I have almost exhausted the photographs from this album in this series of posts. Never fear - I have lots more from loose pictures and other albums!


I received an email late last night from that said that their family tree web site,, would disappear as of 15 August 2009. The email said:

"Progress is constant and can make some online services obsolete. This is the case with FamilyHistoryLink. This service will be closing its doors on August 15. Please take some time between now and then to download or save any key messages that are important to you for your future reference. Then get started using GenealogyWise to see what the future holds for interactive genealogy through social networking."

Now, started out as I tried several times to upload a GEDCOM file to and could never make it work for me. So, it is no big loss for me, since I was never able to use it effectively. Now, if you were successful in uploading a GEDCOM to FHL, and that was your only online family tree, then you will need to retrieve it somehow.

The email noted that GenealogyWise was the latest thing in social networks, and that readers should join up:

"As a member of FamilyHistoryLink, we wanted to make sure you are among the first to witness the unveiling of a new social network for genealogists, GenealogyWise. This exciting new service takes off where we left off at FamilyHistoryLink to combine community interaction with tools and resources for people who are interested in researching and sharing their family history with others."

What? If they had wanted the faithful FHL users to be the "first to witness the unveiling" they would have sent this email out a week ago. They waited until over 4,000 persons signed up on GenealogyWise before sending this email to FHL users.

and later in the email:

"Join surname groups, explore ancestral records, share photos, video, and family trees. Create and customize your personal profile to tell others about your research interests and privately receive and respond to emails from other users without ever publishing your email address to the public. You can also share online family trees and personal research pages to collaborate with others. And the service is completely free!"

Hmm, "...share online family trees..." Funny, I haven't seen any online family trees - yet - at Genealogy Wise. Frankly, I hope that they permit GEDCOM uploads on Genealogy Wise so that it becomes a full-fledged social "genealogy" network, not just a social "talk" network.

Left unsaid is what happens to WebTree at This is another family tree application created by about one year ago. I was successful at uploading a GEDCOM and putting a family tree to this site, but in recent months the site has not allowed me to login and see or work with my tree.

So - goodbye - no big loss. Whither WebTree - will it persist or disappear? Will the Facebook We're Related application ever permit a GEDCOM upload? (It's useless to genealogists without one IMHO.) Is a GEDCOM upload in Genealogy Wise's future? (Will it work well?) Will ever add more vital records? When will launch? Is launched or not? (if not, then when?) Genealogists want to know these things but are struggling without a scorecard.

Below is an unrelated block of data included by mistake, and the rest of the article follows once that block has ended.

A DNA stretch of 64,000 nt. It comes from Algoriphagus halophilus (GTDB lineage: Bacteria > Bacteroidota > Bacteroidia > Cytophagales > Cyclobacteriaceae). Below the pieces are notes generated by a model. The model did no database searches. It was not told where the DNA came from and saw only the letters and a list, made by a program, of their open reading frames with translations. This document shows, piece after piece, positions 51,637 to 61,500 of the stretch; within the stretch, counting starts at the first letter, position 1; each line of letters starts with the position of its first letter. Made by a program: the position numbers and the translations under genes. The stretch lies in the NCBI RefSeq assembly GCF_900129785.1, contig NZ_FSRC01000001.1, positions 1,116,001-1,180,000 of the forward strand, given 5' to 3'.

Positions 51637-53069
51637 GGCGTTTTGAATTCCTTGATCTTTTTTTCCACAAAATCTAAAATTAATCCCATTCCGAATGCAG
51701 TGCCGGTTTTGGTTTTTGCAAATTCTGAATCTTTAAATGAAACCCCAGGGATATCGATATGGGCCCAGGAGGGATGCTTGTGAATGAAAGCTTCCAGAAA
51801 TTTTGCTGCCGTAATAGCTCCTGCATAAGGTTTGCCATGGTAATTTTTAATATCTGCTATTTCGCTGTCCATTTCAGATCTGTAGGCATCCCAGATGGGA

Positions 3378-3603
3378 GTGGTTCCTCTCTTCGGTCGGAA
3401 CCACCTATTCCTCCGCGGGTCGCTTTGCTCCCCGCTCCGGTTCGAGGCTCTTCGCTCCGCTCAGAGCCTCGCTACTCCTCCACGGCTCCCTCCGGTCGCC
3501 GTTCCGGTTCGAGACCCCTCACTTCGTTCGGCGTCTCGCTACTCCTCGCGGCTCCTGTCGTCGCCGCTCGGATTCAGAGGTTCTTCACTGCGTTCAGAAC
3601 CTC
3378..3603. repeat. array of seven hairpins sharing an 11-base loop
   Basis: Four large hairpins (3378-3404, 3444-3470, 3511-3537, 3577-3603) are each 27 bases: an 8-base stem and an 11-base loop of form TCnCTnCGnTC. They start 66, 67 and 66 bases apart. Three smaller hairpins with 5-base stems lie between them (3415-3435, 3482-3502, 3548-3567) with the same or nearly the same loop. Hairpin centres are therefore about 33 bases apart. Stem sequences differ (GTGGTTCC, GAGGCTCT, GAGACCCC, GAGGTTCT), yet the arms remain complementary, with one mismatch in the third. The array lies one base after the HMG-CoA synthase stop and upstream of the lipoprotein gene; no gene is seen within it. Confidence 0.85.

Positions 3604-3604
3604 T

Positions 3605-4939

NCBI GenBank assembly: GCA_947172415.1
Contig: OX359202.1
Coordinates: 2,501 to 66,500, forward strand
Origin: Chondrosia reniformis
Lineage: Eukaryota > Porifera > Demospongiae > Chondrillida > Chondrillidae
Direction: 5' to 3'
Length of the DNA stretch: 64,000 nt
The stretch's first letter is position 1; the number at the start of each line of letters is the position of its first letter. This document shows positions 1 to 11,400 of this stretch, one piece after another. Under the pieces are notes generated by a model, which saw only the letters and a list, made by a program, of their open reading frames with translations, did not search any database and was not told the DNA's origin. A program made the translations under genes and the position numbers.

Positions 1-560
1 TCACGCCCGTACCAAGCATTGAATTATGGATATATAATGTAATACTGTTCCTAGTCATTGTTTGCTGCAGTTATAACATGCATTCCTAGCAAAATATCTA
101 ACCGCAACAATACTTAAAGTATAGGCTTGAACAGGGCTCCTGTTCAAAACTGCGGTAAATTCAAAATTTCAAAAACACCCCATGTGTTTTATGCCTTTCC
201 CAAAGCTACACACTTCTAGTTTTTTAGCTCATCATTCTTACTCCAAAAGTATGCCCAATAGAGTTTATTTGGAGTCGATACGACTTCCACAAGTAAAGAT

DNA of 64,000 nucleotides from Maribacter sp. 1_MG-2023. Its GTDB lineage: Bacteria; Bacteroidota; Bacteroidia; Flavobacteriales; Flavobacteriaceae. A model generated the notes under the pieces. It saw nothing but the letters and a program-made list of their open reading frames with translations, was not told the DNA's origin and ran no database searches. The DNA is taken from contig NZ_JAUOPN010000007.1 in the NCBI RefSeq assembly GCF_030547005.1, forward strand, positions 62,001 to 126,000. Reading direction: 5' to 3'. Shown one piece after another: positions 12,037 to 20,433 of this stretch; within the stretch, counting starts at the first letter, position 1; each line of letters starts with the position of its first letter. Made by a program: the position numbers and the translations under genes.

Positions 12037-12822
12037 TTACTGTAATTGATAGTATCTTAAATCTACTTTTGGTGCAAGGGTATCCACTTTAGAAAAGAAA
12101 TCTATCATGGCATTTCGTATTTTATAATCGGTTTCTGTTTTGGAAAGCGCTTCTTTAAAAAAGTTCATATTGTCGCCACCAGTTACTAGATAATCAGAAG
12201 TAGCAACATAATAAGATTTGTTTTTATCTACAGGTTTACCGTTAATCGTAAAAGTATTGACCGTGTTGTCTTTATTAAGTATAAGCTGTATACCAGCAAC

The genea-soap opera "As FamilyLink Turns" continues.

Tuesday, July 14, 2009

Genealogy Wise - One Week Later

So Genealogy Wise has been around for one week, and they finally got around to announcing its presence. all of the big-name bloggers dutifully posted the news release that came by email today (I finally found a press release posting here) - you can see it on Leland Meitzler's GenealogyBlog here.

I checked tonight, and there are now:

* 4,589 Members (but I have only 174 Friends)

* 2,306 Groups (I've signed up for 30 groups)

* 70 Discussion forum topics

* 221 Blog posts (any Member can add to the Blog stream)

* 224 Videos

* 3,319 Photos (there is a limit of 100 photos (up to 10 mb each) per Member)

I have intentionally not spent much time on Genealogy Wise recently. I try to budget my non-research time so that social networking takes 30 minutes a day or less. My opinion is that it is not well organized for gathering Friends or finding the Groups. The Members list is organized by the latest to join is at the top of thel ist. The Groups are listed by the most recent postings, it seems. You can use the Search feature to find specific names or words. An alphabetical listing of Members and Groups would be useful. Some sort of grouping by Topic would also be useful.

Posting to the Blogs is not as easy as using Blogger. To add a link to a post, my Windows gives me a warning to allow scripted windows, and when I do, then I have to highlight the text for the hyperlink again. Too many extra clicks here.

Blog posts are collected in the "All Blogs" area and also on the Member page. If a user goes to my page, they will see the Blog Posts I've written. The Member can Edit or Delete their own posts.

The Blog posts and Discussion Forum items are not found in a Google Search yet. Perhaps they will be. There are no RSS Feeds to collect blogs and forum discussions in a readable format. If someone stayed off Genealogy Wise for a day or two, they would have to browse through them all one at a time.

A set of "Next" and "Previous" buttons would be very useful for the Email, Blog and forum pages. At present, the user has to go "Back" to the list and click on the next one. Too many clicks.